Last week, I came across a chapter written by Karl Weick in 1993 about sensemaking and found a few concepts quite useful to better understand information designers’ simplification process and why, often, outputs do not work as intended. It is not new that information designers’ goal is to make sense of and visually communicate a problem in such a way that it can be better understood (by an intended audience). But a key learning for me was how much the information designer’s depth of understanding of a problem has a direct impact on the effectiveness of their outputs.
Information designers’ understanding
Getting familiar with and gaining an understanding of the problem at hand is one of the most important parts of the sensemaking process. Many factors contribute to this part of the process. Designers can deepen their understanding by learning the audience’s point of view on the problem, and at the same time this views will help them get familiar with the audience. Reading and researching about key topics of the problem is another way to have a deeper sense. Important too is to digest and analyse all information gathered, rather than just accumulate it. Some designers sketch, create tables and make various types of working drawings in order to make sense of incoming information.
Building on Weick (1993), information designers go through three stages of understanding while making sense of a problem:
- Simplistic: We think we know what the topic is about, but are not able to explain it to another person using our own words. When we explain the topic, we miss key parts of the story and do not communicate the real essence. We have oversimplified the story as its core essence and key constituent parts are absent. In information design, this stage of understanding results in aesthetically pleasing but meaningless outputs. “Meaning is constructed when people link received cues with existing cognitive structures” (Weick). If these cues are missing, people cannot make sense of the information in the way it is presented.
- Complex: We have a broad sense of what the topic is about and we are familiar with key concepts, but when we describe it to someone else, we use complicated words and unclear sentences. The essence of the story is unclear and cues are hard to distinguish; consequently, people cannot understand what we are trying to communicate. This stage of understanding is common among information design outputs communicating scientific messages, for example. Content has not been fully comprehended by the designer, and the result can be visually sophisticated but intricate and impossible to make sense of. Even if cues are displayed they are overshadowed by other elements.
- Profoundly Simple: We are fully immerse in the topic and highly familiar with the core story and key concepts. We are able to communicate the topic using our own words and using basic and simple words that even a 5-year old child could understand. All elements of the story are in balance, and cues are clearly distinguished. When this stage of understanding is achieved in information design, visual harmony helps people navigate content and link what they are seeing with their prior knowledge, and be able to comprehend the message.
When information designers interrupt the sensemaking process before reaching the last stage, most likely, the resulting outputs will not be effective. Information designers’ poor understanding on something will translate on unclear, unintelligible or ambiguous solutions because content is communicated in either a too simplistic or too complex way, but not simple.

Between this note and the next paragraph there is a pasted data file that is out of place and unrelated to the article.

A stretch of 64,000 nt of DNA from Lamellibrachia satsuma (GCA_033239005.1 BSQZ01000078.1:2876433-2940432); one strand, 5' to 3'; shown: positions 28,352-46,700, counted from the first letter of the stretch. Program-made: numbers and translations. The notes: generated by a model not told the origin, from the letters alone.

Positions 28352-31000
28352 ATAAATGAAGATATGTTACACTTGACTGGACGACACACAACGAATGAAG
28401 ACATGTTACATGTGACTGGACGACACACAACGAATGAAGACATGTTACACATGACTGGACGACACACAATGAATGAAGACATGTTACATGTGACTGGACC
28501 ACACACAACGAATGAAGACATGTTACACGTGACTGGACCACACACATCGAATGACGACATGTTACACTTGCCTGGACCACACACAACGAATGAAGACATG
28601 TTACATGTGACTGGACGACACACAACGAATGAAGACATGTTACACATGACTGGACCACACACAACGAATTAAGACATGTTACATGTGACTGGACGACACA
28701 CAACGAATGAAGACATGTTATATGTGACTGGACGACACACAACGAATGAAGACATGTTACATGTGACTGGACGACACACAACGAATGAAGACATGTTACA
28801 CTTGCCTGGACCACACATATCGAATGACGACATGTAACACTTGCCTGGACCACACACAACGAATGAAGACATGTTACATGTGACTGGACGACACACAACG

As sensemakers, great part of information designers’ job is to reduce a problem into its essence and determine its constituent parts. This part of sensemaking is described as the simplification process. First, designers differentiate and determine the key parts (building blocks), and then look for a unifying order between the parts (patterns, connections) without knowing if that order really exists:
“To serve adequately the demands of a constantly changing environment, we have not only to pick items out of their general setting, but we must know what parts of them may flow and alter without disturbing their general significance and functions” (Weick)
In other words, information designers reduce content to its essential features by identifying relevant from irrelevant information. After that, they decide how to visually communicate the message in a clearer way. For this process to be effective, information designers must reach the third stage of understanding.
However, many information designers struggle to gain that depth of understanding either for lack of time, budget or interest or simply because they are not sure what questions to ask, nor they expect clear answers. And they move further in the process without addressing any understanding gaps. Contrary to what the information age is about (i.e. large amounts of information), the solution to poor understanding is not gathering more and more information. Instead what is needed is richer qualitative information: information that sheds light on unknown parts of the problem and helps gain the necessary understanding within a short period of time.
Effective information design is achieving that Goldilocks balance between what to show (amount and type of information) and how to show it (visual representation). Information design is well-conceived and effective, when it is communicating in a profound simple way.
Weik, K.E. (1993) Sensemaking in organizations: Small structures with large consequences. (Murnighan, K.j., Ed.) In: Social Psychology in Organizations, Chapter 2.